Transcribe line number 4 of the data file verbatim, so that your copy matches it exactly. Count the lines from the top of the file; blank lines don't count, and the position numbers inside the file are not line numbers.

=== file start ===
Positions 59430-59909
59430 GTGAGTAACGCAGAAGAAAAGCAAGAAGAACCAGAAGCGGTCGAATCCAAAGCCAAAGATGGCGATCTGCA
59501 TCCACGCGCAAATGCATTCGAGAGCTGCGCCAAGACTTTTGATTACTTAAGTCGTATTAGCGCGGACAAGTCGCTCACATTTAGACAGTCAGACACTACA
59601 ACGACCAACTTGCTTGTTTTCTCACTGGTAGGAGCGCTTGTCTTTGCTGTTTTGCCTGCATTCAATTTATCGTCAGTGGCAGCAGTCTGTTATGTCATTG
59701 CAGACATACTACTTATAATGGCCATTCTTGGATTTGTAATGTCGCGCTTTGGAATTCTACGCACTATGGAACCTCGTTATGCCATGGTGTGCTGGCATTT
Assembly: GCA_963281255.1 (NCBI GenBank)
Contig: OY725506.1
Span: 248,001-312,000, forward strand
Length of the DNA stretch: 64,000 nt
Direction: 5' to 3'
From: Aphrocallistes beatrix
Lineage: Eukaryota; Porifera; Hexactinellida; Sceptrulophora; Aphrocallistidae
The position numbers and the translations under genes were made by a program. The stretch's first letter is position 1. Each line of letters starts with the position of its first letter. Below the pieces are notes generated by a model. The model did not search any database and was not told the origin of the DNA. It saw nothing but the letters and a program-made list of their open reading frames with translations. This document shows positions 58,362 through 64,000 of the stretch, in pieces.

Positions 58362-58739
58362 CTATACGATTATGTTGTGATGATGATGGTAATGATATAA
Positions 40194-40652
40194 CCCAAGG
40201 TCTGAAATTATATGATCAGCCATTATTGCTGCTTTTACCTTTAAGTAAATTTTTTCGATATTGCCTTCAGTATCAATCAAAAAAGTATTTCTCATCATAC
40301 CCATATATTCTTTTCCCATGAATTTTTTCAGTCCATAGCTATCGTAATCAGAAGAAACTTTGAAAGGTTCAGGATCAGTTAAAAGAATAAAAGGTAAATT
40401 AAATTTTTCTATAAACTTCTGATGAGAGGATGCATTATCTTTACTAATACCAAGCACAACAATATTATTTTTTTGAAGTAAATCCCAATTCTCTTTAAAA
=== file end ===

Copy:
59601 ACGACCAACTTGCTTGTTTTCTCACTGGTAGGAGCGCTTGTCTTTGCTGTTTTGCCTGCATTCAATTTATCGTCAGTGGCAGCAGTCTGTTATGTCATTG